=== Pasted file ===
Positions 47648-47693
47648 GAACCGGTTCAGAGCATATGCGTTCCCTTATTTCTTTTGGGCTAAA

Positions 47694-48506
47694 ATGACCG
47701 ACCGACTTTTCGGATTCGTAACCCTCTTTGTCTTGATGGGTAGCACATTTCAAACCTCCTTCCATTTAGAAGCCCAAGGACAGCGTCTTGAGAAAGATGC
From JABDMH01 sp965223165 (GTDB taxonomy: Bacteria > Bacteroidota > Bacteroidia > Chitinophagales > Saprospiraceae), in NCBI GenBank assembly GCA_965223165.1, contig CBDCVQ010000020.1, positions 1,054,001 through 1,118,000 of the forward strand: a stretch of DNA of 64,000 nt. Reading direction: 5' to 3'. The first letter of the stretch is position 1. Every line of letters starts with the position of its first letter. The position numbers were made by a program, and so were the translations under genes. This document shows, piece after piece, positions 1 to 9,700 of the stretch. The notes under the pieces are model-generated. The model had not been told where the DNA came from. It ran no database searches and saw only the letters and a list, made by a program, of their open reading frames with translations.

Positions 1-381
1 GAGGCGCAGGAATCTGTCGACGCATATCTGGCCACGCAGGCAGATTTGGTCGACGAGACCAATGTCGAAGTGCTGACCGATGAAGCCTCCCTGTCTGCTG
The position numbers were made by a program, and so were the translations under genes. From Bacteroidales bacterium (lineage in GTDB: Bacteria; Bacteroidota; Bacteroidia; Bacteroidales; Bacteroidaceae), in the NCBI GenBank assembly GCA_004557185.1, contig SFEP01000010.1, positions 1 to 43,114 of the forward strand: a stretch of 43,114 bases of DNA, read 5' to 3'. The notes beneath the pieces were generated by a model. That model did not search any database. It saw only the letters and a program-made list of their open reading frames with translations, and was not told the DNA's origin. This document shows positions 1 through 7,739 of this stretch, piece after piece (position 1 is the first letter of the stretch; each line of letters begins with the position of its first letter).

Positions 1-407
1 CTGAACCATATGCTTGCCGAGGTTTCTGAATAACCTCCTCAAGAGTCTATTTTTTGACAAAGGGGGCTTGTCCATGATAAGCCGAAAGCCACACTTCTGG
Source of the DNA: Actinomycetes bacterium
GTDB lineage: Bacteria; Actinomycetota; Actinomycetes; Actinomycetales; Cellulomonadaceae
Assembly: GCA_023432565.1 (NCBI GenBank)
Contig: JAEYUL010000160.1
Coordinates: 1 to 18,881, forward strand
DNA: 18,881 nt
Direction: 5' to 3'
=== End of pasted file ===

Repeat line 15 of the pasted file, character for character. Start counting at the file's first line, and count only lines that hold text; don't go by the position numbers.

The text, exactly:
Contig: JAEYUL010000160.1